‘Jeopardy’ host Alex Trebek says he doesn't believe in a particular God or afterlife in new memoir
Beloved "Jeopardy!" host Alex Trebek has been battling cancer for a little over a year now and in his new memoir, The Answer Is ... Reflections on My Life, he admits that he’s not afraid of death nor does he believe in a specific God or afterlife.
The book was released this week and in it the 80-year-old TV personality is honest about the emotional toll his bout with pancreatic cancer has had on him.
Trebek writes that his ability to overcome his diagnosis "is simple biology. You get treatment and you get better. Or you don’t. And neither outcome is an indication of your strength as a person."
In March of this year, Trebek, who has hosted "Jeopardy!" for 35 years, said his cancer diagnosis is not what's been difficult for him. Instead, it’s the treatment that has caused him to question life.
At the time, Trebek shared that he would've given up were it not for his support system. "It would certainly have been a betrayal of my faith in God and the millions of prayers that have been said on my behalf," Trebek said of his reason for not giving up earlier.
In the memoir, however, the father of two reveals that although he still tries to be optimistic, he has other moments when he’s “ready to pack it in."
Trebek writes that his reason is "because I understand that death is part of life. And I’ve lived a long life. If I were in my 20s with years ahead of me, I might feel differently. But when you’re about to turn 80, it’s not like you’re missing out on a great many things. The will to survive is there, and then you get hit with shock waves — whether pain or unpredicted surges of depression or just debilitating moments of agony, weakness."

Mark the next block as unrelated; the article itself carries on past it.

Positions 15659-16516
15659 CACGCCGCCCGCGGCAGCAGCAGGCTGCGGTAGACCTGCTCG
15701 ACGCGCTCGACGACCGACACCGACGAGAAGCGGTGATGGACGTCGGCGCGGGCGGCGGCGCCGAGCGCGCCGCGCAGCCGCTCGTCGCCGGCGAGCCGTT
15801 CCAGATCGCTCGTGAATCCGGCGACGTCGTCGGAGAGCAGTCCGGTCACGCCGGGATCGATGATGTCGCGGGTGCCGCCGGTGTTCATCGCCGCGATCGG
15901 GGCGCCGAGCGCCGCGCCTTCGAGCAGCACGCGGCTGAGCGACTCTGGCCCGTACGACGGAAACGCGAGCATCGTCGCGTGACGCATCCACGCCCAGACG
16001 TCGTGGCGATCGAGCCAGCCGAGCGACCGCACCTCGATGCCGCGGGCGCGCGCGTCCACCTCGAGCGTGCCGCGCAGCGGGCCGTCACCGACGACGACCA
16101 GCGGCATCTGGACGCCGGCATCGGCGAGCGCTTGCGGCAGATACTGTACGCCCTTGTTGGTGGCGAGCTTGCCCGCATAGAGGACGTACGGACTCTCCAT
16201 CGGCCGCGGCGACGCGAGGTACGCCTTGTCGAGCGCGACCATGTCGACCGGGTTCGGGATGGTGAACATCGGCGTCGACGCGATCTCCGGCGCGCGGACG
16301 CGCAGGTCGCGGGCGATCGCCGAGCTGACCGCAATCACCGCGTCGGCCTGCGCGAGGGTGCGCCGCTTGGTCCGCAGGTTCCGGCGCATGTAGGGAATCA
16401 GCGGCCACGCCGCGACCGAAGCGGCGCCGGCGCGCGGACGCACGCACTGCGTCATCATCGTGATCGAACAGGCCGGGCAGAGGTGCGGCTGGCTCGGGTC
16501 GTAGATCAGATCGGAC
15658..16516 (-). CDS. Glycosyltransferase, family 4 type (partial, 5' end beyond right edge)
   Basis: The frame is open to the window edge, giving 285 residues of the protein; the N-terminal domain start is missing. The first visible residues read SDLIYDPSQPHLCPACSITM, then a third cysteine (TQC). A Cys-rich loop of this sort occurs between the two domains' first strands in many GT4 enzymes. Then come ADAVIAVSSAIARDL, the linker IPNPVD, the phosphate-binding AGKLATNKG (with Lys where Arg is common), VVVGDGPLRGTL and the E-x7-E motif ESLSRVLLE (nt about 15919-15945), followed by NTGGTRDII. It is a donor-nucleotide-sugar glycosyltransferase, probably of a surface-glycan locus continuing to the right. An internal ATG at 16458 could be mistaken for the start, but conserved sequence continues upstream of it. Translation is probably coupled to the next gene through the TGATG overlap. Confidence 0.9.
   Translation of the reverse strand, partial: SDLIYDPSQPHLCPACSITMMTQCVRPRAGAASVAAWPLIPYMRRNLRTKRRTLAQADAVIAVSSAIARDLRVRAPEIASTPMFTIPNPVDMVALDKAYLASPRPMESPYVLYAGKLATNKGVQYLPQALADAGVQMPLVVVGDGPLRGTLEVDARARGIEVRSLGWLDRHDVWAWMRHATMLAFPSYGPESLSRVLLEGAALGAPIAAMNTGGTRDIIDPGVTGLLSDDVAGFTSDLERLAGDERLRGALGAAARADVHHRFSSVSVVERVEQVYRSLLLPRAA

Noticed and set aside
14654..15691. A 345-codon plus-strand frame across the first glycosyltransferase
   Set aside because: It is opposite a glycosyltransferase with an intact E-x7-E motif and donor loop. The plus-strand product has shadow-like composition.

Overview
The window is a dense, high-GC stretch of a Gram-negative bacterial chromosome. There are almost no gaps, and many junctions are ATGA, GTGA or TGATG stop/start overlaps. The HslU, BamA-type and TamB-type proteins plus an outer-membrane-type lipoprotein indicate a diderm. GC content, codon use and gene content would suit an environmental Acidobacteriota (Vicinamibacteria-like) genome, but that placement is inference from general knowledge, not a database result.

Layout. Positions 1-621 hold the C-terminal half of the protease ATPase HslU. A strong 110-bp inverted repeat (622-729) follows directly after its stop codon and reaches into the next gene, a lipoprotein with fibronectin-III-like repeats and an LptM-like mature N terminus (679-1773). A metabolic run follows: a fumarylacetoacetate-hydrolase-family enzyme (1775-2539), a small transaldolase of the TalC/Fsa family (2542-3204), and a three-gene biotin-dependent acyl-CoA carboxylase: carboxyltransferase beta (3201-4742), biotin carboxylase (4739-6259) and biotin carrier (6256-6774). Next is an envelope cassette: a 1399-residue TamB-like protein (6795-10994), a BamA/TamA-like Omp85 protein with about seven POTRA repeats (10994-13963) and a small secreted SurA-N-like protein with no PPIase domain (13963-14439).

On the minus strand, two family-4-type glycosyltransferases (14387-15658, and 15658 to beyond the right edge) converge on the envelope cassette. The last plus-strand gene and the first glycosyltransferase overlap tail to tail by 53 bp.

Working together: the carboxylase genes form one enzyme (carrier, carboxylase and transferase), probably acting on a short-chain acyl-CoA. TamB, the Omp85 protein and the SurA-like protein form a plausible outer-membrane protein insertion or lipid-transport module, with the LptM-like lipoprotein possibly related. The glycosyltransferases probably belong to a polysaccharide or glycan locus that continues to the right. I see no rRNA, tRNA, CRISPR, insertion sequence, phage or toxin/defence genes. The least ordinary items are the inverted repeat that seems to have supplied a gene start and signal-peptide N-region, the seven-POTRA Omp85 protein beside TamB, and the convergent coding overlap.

The Canadian native details the great pain he's felt at times when filming "Jeopardy!," including mouth sores and stomach pains caused by chemo.
"I know there will come a time when I can no longer do my job as host," he writes while assuring readers that he will go on as long a physically possible.
"You could replace me as the host of the show with anybody and it would likely be just as popular," Trebek continued. "Hell, after 36 years with me, it might even be more popular. The show might be even more appreciated than it is with me as host."
Trebek is still in treatment but said if it fails and chemo is no longer an option, he and his doctor have come up with a plan. The TV host is already preparing finances for hospice care with his wife of 30 years, Jean Currivan.
"When death happens, it happens. Why should I be afraid of it?" Trebek pens. "Now, if it involves physical suffering, I might be afraid of that. But according to my doctor, that’s what hospice is for. They want to make it as easy as it can possibly be for you to transition into whatever future you happen to believe in."
Trebek adds that he doesn't believe in any particular god or "a particular version of the afterlife."
The game show icon said he hopes to be remembered as a "good and loving husband and father, and also as a decent man who did his best to help people perform at their best."
"Here I am wanting to enjoy what might be the last of my days, and, what, I’m supposed to just stay at home and sit in a chair and stare into space? Actually, that doesn't sound too bad," he said due to having to stay in quarantine because of COVID-19.
"Yep, I’ll be perfectly content if that’s how my story ends: sitting on the swing with the woman I love, my soul mate, and our two wonderful children nearby," Trebek maintained.
Cancer is not Trebek’s first health battle.
In October 2017, he was diagnosed with subdural hematoma after hitting his head during a fall and underwent surgery the next day.
Trebek is a longtime spokesperson for the Christian humanitarian group World Vision.